ichigan State uni lect not to strike

By Jewel Gopwani
I\ai C1 ,.Pt t i .i!!N it_
Two union> at \iehiun tae University -
Local 999 and Local I 8 decided not to call a
strike aier rcan tenative agreements with
MSU lte last week.
Local 999 is a skiled trade uion, whose mem-
bers ilude groundskeepers. plumbers and car-
penters. Local 585. Local 99s sister union, is
comprised of maintenance workers Together both
unions represent more than 800 MSU workers.
Contracts for b1)th unions officially expired in
June. but were extended for negotiations, which
began in April.
President of Local 999, Dennis Lantzv said
according to the tentative agreement, members
receive wage increases in all three years of the new
contract.
A member ol' Local 99 Frank Johnston is a

mechanic in MSU's grounds deparimnt. He xi
999's tentative agreement includes 3 Pc wae
increases during the first two years, xwiih
cent increase in the third year
Members of both unions have been noiid
the tentative agreements and are expec cc ioe
on the respective agreements within two weks
MSU spokesperson Terry Denbo w sai e
would not comment on the agreement ontie
members of both unions vote on it.
Johnston, a member of 1585 from 1968-96
he witnessed Local 1585 strike against MSU 'n
1969 and again in 1973.
Although Johnston wouldn't comment on he
he will vote on the new agreement, he said, "
had problems with all the agreements sincc Lve
been here."
Lantzy explained MSU administrators withdew
some issues unions members considered importat

.u is c ncrned wth is the
mossbilty hm st ofic i wxii luhngc promo-
,o b .. inch nornmally
uns onsenioim nrix has lx ng beecn a foon-
laton f uionsm ohin Senby, chicfs stcxward of1
yai MS' ofiial 's guariantee to keep
,. ..ks rbelowx lhe rate of inflation nay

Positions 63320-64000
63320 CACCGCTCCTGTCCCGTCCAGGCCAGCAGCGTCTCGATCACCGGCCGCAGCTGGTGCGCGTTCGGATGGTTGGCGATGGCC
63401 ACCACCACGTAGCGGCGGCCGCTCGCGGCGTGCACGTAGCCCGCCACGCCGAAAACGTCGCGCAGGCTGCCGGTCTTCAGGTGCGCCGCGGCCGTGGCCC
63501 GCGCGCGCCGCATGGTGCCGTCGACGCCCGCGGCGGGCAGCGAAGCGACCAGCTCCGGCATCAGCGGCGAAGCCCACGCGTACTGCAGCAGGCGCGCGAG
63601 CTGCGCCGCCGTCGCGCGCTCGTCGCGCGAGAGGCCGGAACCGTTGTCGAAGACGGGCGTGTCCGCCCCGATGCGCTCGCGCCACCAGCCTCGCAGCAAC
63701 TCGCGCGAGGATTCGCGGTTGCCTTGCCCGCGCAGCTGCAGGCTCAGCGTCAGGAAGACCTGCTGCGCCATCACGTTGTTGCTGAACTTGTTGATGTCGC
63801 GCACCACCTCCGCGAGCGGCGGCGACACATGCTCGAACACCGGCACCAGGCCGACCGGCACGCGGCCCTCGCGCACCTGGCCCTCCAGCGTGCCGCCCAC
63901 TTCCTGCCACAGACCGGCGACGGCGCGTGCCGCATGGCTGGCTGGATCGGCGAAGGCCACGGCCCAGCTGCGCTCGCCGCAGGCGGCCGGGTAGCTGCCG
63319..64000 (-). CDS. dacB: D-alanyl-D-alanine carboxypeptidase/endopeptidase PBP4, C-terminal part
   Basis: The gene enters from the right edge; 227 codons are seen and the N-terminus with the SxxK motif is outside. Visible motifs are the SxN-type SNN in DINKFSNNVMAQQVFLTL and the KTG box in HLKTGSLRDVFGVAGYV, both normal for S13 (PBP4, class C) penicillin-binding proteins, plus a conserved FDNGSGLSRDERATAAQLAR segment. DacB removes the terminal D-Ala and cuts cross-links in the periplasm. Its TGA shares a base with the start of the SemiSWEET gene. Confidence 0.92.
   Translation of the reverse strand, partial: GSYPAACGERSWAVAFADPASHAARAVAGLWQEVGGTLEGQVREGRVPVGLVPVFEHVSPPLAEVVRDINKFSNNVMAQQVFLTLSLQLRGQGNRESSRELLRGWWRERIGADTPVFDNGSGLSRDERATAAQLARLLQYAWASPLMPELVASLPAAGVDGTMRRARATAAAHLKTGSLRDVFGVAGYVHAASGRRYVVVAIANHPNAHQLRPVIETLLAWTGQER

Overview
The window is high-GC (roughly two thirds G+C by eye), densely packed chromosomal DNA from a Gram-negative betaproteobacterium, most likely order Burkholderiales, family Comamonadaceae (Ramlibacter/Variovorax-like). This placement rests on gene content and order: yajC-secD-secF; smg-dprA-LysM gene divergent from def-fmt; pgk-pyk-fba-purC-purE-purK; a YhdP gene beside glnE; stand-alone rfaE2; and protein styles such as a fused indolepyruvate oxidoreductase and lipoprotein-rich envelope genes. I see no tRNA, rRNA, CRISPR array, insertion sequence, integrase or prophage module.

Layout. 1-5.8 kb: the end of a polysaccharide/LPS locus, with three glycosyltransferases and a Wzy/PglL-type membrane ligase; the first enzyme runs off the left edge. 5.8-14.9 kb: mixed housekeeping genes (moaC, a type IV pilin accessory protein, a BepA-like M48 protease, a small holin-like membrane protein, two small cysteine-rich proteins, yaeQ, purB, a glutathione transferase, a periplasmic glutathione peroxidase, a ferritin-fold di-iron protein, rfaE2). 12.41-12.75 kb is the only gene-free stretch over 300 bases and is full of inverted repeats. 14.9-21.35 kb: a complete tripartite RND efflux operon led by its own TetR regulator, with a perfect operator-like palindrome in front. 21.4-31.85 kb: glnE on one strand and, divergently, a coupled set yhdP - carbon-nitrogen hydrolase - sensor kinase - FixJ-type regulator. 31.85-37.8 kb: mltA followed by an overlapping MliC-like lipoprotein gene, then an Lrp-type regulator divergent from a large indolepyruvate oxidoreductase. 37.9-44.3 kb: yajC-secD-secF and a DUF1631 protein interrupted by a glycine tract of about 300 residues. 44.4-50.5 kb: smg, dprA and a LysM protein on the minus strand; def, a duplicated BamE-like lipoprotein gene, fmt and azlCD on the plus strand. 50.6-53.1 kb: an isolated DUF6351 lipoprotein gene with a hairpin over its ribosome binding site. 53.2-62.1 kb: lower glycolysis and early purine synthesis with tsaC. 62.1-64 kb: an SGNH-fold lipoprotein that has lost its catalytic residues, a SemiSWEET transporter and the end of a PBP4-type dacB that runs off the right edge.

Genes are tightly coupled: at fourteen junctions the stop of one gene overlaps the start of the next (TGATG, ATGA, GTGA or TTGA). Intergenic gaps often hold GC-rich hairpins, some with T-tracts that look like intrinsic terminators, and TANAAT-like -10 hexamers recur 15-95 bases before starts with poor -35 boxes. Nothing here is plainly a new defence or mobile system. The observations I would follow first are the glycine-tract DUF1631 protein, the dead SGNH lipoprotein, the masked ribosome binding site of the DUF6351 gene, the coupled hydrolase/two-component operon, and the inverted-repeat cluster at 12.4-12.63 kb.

e an issue ihe nivcrsity considered in the
Sarganingtaxk wih Ihe unions
Th Iurntee has "ost the uiniversity a signifi-
I n1 mit cf nmoiiey Lantzv said. AWe'rec
e g .inaso to bear lhe brunt of some of that
Whil MSU' ha potentially settled disputes
ienveen th iveri csity and Local 999 and Local
K8, h Associaion of Pennsylvania State
I ege and University F-aculties is still negotiat-
xx wit the State System of H igher Education.

A PSCUF represenis inoie than >750( taculty
nmembeirs at I4 campuses,. metudmgrI Uni vy of
1enssylxv.niai and ITenmpi Un i eritx
Kexvi Kodish, conmmunm iatis di rector for
APSCUF I aid the two sides havxe bcen negotiating
since Jlune
Kodish said kcy issues nimnmbers of
APSCUIF are fighting for include the use of
temporairy faculty, the salary gap between
junior and senior fac ulty members and State
Sy stem 01f Higher Lducation's position on
intellectual property
A represcntatixve from the State System of H igher
Education could not be reached lorn comment.
Kodish added that APSCUF is prepared to call a
strike. If one is called, it would have a two week
moratorium Talks continued unsuccessiul lv dur-
ing the weekend and both sides are schedtiled to
meet again in Harrisburg. Pa. on I huisdax,

0 participate i
wa r Lupus research